Since I began covering this industry in 2008, I’ve continued to follow an interesting debate. On one hand we have the mainstream media pointing out renegade advisors who they say offer bad advice to gullible clients. On the other hand, once we peel back a layer or two of this surface reporting, we find a handful of bad apples who give the entire industry a bad name.
As I get out and talk to advisors, almost to a man (or woman) I encounter people who are out to do their best by the client. They truly do put the client first. Maybe it’s just me, but it’s been a consistent occurrence. And, when I talk with people within the industry they continue to trumpet the idea that the increased scrutiny and tighter compliance and regulations have forced many of the cowboys out of the field of play.
As you continue to put those customers and prospects first in your own practice, it’s important that you keep sight of those diminishing number of bad apples by either keeping your distance from them or policing their bad behavior. As we do every month, we check in with Harry J. Lew of the National Ethics Association, who provides us of with examples of those bad apples.
As I said last month, “as you read these case studies, please keep in mind, what would you do? What, as an advisor, can be done or should be done? While the money’s great, at the end of the day, if you treat the client right, the money will come, right? It’s the client that needs your help.”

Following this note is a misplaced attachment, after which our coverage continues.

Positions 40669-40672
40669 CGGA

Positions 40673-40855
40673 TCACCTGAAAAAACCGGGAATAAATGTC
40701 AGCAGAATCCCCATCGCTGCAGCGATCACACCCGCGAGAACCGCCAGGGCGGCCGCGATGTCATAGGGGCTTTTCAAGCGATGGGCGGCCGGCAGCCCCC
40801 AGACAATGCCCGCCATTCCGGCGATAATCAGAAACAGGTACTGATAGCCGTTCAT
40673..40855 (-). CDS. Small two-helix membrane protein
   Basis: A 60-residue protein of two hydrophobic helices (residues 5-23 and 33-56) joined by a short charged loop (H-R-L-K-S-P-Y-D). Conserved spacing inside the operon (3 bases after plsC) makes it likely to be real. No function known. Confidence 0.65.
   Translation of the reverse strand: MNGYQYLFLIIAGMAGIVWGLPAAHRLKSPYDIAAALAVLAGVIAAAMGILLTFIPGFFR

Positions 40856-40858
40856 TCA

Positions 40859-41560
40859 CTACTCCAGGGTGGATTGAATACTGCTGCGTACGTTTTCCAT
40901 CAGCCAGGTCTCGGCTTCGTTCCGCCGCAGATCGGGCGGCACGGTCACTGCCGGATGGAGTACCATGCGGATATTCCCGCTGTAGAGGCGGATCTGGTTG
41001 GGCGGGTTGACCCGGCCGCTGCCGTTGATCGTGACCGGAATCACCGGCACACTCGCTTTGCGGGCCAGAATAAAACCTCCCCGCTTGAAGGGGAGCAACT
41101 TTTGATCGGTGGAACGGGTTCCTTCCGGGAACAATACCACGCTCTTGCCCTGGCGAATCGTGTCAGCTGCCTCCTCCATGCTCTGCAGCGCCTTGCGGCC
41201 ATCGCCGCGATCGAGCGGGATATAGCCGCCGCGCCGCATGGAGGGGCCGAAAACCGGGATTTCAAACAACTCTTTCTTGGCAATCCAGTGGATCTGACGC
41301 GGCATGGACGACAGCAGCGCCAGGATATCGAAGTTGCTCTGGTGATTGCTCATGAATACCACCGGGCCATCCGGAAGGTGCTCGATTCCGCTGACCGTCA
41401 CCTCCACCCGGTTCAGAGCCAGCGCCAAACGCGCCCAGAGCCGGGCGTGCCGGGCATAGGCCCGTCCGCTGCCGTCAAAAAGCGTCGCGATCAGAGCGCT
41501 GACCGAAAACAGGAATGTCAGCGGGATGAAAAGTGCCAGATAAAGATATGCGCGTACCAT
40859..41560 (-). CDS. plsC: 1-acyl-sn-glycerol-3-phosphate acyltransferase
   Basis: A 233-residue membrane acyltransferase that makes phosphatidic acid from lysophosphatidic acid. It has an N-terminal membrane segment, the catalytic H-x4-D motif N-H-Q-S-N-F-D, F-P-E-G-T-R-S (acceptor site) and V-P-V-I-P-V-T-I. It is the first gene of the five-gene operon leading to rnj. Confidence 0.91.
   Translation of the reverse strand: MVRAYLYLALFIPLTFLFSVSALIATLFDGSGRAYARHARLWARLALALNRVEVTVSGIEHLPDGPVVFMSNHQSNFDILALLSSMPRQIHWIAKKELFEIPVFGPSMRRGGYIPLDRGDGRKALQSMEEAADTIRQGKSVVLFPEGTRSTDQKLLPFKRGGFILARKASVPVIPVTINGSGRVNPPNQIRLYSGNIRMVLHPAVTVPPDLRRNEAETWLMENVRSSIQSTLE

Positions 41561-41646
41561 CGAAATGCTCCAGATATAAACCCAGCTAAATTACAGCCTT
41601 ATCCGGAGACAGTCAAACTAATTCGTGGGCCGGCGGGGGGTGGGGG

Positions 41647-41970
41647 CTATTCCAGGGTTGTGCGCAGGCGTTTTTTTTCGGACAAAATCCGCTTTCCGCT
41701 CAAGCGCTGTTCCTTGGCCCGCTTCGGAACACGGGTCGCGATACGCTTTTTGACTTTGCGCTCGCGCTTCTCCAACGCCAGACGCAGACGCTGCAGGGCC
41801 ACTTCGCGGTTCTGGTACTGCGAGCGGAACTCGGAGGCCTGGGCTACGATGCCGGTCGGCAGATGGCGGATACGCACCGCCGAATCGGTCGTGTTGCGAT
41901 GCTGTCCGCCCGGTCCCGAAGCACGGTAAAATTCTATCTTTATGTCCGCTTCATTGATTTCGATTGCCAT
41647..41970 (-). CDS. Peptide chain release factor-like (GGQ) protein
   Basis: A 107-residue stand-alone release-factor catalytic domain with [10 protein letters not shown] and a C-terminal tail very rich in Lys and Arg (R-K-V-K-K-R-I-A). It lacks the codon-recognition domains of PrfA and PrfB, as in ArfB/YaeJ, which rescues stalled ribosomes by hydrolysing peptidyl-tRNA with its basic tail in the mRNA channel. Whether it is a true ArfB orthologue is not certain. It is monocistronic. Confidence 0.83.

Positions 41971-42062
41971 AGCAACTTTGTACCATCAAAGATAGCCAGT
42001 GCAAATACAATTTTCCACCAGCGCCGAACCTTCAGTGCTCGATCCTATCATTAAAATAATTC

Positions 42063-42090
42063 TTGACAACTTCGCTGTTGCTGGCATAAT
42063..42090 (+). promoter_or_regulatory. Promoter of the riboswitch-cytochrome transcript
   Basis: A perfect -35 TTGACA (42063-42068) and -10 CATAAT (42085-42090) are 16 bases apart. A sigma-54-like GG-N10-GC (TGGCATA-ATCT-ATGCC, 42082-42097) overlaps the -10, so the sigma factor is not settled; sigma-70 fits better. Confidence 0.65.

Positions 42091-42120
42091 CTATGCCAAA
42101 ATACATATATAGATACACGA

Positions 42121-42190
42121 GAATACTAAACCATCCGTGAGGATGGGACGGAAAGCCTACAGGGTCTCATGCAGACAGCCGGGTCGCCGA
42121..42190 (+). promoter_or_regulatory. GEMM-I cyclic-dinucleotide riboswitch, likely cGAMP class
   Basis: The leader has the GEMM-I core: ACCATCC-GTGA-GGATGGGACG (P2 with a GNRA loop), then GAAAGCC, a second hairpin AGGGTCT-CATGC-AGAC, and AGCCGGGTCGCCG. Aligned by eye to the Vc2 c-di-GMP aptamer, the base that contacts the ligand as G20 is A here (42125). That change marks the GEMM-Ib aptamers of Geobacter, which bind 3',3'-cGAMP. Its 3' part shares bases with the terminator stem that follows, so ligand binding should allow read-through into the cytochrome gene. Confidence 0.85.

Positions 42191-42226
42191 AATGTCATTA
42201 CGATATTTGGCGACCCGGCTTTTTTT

A brokerage firm representative victimized an Alpharetta, Georgia woman after noticing her husband’s obituary in the newspaper. He approached her with an offer to buy a security designed to generate funds for heavy equipment maker Caterpillar. Believing that the investment would pay 4.2 percent, the woman invested her life’s savings of $145,000. In fact, the security was bogus and the woman lost all her money.
A Texas insurance agent has been indicted on multiple counts of mail fraud and aggravated identity theft in connection with a Medicare Advantage fraud. According to the indictment, the agent illegally obtained beneficiary personal information and then used it to purchase Medicare Advantage policies without their knowledge. She then received thousands in commissions as a result of the false enrollments. After the Medicare Advantage insurer uncovered the fraud, the agent then initiated a similar fraud with a pre-need funeral expense insurer. Each count of mail fraud carries a sentence of up to 20 years in federal prison without parole. In addition, each count of aggravated identity theft carries a two-year prison term.